Man on the Moon

Forty years ago, the U.S. Apollo program put the first human on the moon. Now, NASA is gearing up to go back.

"That's one small step for man, one giant leap for mankind." On July 20, 1969, millions of Americans turned on their televisions to see American astronaut Neil Armstrong, who spoke these words from the surface of the moon. For 19 minutes, Armstrong stood alone where no human had ever stood before. Then crewmember Edwin "Buzz" Aldrin joined him on the gray, dusty soil. Though the black-and-white television images were jerky and blurred, ecstatic earthlings felt as if they, too, had soared above the world.

The Eagle Has Landed

In the 1950s and '60s, two countries raced to get to the moon first: the U.S. and the Soviet Union (a large nation of republics, including Russia, that existed until 1991). Unmanned Soviet rockets got to the moon first, but the Apollo program made history.

Three astronauts manned the Apollo 11 mission: Armstrong, Aldrin and Michael Collins. The trip from Earth to the moon took four days. A special lunar module, nicknamed Eagle, carried Armstrong and Aldrin to and from the moon while Collins remained in lunar orbit. The landing was tense. It took Armstrong longer than expected to find a level place to land. The lunar module had less than 40 seconds of fuel remaining when it safely touched down. "The Eagle has landed," Armstrong reported. "You got a bunch of guys about to turn blue," responded Charles Duke, at NASA's headquarters in Houston, Texas. "We're breathing again."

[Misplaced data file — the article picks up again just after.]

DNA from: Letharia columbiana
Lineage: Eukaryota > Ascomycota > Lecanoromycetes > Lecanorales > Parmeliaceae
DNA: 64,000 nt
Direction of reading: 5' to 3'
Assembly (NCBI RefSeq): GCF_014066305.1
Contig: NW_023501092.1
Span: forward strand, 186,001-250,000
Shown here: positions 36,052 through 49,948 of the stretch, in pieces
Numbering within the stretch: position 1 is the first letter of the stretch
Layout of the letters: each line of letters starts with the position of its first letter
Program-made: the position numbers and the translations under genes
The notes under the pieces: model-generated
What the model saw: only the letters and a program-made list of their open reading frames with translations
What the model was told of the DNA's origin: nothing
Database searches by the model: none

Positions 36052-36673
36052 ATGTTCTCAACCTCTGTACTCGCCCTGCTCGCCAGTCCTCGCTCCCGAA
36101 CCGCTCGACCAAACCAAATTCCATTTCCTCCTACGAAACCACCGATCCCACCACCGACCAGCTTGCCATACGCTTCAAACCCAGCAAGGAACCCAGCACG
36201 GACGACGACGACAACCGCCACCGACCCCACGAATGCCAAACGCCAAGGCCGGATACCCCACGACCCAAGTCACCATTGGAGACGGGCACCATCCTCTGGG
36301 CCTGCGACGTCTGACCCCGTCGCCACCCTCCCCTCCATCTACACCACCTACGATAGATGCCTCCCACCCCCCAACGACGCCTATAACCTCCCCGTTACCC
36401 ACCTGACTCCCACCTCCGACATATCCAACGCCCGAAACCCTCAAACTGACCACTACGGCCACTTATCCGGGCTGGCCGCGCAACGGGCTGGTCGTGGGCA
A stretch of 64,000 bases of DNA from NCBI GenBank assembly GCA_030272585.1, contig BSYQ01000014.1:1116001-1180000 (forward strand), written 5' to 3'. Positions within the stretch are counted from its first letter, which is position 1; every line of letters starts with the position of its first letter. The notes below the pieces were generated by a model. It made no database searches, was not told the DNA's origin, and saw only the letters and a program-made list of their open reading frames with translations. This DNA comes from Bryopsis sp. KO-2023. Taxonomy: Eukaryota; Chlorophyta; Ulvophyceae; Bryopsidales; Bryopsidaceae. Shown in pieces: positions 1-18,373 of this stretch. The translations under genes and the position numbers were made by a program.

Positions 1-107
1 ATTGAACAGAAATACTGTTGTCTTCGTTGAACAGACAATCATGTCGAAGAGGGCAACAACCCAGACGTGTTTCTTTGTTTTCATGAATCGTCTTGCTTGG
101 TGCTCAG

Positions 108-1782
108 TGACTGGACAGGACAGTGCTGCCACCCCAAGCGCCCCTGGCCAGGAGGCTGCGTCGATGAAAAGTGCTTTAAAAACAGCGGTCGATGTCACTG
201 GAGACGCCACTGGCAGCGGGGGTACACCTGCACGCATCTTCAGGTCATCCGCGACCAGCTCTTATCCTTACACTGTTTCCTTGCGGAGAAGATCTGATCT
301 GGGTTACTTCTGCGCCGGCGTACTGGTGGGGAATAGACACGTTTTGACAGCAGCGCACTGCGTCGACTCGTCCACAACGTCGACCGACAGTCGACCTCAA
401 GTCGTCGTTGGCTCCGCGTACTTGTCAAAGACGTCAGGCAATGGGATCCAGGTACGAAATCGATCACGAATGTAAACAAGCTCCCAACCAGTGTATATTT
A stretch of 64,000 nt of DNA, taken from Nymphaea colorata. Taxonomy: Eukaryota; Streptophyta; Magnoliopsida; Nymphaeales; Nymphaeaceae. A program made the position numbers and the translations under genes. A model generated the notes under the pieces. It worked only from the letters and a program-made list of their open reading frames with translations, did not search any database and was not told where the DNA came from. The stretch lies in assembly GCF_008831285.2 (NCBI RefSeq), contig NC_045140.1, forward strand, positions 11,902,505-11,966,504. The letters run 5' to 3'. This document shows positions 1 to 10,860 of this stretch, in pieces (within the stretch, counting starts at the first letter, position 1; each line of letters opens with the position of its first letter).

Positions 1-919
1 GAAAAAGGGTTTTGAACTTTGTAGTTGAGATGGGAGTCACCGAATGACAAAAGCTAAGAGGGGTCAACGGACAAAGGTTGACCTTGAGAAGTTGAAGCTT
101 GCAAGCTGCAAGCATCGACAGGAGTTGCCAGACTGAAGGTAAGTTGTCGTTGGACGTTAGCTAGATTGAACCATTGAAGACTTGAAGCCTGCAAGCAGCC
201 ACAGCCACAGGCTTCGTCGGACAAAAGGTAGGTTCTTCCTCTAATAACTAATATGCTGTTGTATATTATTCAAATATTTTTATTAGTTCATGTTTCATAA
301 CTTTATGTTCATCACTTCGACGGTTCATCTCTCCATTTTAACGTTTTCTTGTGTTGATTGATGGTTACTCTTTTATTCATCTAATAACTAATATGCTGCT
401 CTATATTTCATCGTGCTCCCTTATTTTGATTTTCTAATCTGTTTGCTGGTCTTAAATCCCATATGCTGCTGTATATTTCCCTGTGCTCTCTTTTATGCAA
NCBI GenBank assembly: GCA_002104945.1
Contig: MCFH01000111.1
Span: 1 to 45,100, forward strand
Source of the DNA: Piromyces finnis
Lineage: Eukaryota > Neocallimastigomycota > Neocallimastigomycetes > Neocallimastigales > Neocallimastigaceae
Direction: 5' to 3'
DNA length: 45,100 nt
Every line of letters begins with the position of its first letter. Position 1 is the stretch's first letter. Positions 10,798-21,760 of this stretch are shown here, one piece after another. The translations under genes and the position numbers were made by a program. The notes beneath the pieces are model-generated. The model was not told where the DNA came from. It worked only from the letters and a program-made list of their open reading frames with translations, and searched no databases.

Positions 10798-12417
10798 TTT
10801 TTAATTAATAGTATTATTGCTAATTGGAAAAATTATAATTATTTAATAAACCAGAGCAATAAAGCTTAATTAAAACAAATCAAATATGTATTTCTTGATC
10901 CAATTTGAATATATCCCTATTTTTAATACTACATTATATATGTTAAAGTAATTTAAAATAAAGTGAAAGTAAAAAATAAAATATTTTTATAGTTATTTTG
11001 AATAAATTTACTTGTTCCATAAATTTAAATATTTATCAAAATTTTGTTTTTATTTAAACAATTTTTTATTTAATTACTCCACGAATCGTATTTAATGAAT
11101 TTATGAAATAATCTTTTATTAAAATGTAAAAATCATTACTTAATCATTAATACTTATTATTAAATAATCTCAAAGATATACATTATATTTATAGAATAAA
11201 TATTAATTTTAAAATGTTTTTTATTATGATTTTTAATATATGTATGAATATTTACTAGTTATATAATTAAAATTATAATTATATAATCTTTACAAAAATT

Armstrong and Aldrin spoke to President Richard Nixon by radio telephone. They set up scientific experiments, collected soil samples and planted an American flag on the surface of the moon. They also left behind a plaque that reads: "We came in peace for all mankind." Though the flag was blown over when the lunar module took off, the footprints left by the astronauts are still there.

Back to the Moon

NASA aims to send people back to the moon in 2020. Plans are already in high gear. "We'll launch the Lunar Reconnaissance Orbiter in June, which is the first step," explains Grey Hautaluoma, who works for NASA's moon exploration program. "It will map the moon in more detail than ever before to help select a landing site for the future missions."

NASA's goal is to build a lunar outpost, a place where astronauts could live for months at a time while doing scientific research and experiments. NASA is also building lunar rovers, vehicles astronauts could use to explore large sections of the moon. "We're excited about going back to the moon," Hautaluoma told TFK. "We've only really been there a handful of days, so there's a lot that we have yet to learn."

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